There are people who have the luxury to not second–third–fourth–guess themselves people who write demeaning poems about menus at Chinese-food restaurants who perform autopsy reports and call it conceptual art who create a campaign of lamenting lamenting the most recently murdered people sans real information real distance real absorption of what it means to be a civilian killed by officers what it means to be the family the friends of that civilian who know there will be no justice for that person who was just playing on the playground or playing in the store or driving or running away away people who were alive and breathing one day and shot in the head by the police the next. The poet giovanni singleton has this brilliant piece, a visual glimpse into what the words “shoot” “don’t” and “don’t shoot” mean when one holds a camera or one holds a gun. What the capturing of a murder means. Why it matters & how & why it doesn’t matter & how it doesn’t matter & who it matters to & how it matters to them & who could, my Loves, give a fuck less.
Lovers, there are people in this world who have the luxury to pretend that words carry no power they are the grown people who still sing that childish song comparing physical weapons to words people who believe that people will only remember how you made them feel but not the words that provided those feelings. It’s easier that way. & of course we recognize the sheer irony of needing words to make us believe that words hold no power.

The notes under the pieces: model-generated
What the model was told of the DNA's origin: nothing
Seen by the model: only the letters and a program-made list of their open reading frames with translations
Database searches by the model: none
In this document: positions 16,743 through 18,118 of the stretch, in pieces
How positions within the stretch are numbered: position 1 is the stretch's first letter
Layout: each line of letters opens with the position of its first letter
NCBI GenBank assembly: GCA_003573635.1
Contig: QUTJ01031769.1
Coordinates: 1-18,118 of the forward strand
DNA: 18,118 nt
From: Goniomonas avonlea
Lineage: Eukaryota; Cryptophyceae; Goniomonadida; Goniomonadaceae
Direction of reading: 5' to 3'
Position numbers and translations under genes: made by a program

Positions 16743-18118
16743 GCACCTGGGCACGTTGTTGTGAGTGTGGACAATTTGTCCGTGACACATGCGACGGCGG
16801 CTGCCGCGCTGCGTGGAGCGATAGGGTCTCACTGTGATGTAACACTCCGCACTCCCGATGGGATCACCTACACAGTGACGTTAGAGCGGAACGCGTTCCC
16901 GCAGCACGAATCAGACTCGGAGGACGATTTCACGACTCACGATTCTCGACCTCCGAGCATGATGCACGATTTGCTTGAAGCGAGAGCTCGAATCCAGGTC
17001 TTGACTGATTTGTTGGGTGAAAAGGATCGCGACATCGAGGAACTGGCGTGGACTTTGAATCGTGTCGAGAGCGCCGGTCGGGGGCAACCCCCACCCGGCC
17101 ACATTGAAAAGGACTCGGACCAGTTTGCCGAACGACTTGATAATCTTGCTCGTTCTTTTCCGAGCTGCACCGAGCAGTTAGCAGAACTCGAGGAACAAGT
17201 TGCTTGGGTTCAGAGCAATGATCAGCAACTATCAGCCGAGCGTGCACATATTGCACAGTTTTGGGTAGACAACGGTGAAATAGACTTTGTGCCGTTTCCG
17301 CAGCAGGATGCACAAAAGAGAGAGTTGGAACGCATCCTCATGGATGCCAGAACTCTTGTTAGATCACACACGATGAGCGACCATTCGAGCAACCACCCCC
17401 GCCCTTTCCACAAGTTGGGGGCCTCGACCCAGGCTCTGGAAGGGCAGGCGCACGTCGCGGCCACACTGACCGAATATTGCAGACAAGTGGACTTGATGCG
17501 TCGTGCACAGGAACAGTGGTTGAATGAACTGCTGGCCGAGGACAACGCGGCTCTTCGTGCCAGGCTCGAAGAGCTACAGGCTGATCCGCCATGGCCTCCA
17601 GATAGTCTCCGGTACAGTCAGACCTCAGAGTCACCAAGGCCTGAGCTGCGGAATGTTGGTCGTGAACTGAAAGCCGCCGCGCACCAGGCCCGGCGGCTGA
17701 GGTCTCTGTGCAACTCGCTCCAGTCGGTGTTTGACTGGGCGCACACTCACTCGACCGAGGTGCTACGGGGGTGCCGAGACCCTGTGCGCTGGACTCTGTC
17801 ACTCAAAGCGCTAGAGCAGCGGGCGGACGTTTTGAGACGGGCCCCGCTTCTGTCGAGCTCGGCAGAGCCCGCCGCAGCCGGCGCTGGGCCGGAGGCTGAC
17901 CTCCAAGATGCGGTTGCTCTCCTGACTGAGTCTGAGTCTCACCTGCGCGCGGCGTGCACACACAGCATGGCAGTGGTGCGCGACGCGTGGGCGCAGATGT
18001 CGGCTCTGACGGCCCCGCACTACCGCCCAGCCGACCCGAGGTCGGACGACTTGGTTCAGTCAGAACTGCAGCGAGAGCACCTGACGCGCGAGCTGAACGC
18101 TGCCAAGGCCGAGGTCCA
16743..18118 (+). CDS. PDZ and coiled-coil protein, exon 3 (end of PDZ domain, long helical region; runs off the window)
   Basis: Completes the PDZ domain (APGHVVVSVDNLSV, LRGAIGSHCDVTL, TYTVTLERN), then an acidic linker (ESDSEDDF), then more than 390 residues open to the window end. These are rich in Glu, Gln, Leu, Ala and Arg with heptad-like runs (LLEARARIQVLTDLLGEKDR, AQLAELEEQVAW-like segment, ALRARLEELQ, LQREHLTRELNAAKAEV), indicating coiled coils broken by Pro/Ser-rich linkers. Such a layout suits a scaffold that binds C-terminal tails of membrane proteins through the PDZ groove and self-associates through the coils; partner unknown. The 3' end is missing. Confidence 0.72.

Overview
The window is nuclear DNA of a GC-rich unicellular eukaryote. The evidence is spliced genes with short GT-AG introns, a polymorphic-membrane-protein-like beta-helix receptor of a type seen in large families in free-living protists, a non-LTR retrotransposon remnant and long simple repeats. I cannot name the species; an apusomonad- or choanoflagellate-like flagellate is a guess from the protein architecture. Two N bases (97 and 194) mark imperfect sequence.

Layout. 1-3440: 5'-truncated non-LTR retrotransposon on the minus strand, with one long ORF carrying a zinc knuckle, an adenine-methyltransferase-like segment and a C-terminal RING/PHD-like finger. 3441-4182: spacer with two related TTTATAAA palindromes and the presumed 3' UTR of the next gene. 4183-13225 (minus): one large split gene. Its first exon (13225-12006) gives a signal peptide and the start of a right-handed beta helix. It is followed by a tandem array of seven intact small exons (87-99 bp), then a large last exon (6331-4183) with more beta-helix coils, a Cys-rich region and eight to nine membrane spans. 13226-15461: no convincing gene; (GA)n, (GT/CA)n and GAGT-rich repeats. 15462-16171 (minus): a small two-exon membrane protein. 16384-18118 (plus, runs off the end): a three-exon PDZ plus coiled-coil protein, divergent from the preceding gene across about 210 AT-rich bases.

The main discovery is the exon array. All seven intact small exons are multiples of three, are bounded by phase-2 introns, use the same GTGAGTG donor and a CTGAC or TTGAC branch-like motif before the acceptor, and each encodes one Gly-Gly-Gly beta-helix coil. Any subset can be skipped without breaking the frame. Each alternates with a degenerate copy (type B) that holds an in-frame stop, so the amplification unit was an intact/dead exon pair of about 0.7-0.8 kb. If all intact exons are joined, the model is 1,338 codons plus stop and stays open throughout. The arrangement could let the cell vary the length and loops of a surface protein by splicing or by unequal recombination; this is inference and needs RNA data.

On the radio a reporter talks about the tragedy of dead fish in the Yellowstone River the fish have been killed they say. It’s called a fish-kill. In Dutch kill means stream or channel or creek. When the reporters want to tell us the police have killed someone they don’t say kill they say fatally shot or they say the police shot a suspect who later succumbed to their injuries. We leave kills for fish or we leave kills for non-officers who do the same thing officers do but without a badge.
Yesterday I ran into a student on my walk to campus & she pulled her earbuds out so we could talk & talk & talk and before long she looked at me and said “I just want to be great”. I nearly melted right there on the sidewalk. “I just want to be great” a black young woman says on a pathway leading from her college classes to her dorm room. A 7–minute walk of white greats who founded the school who brought fame to the church who are buried in the cemetery. “I just want to be great”. And with those words dancing on her tongue floating in her mind confetti’ing in her pupils, she will be. She said it aloud & we both felt the extraordinary power in those words. Be Great.
Love ~Metta Sáma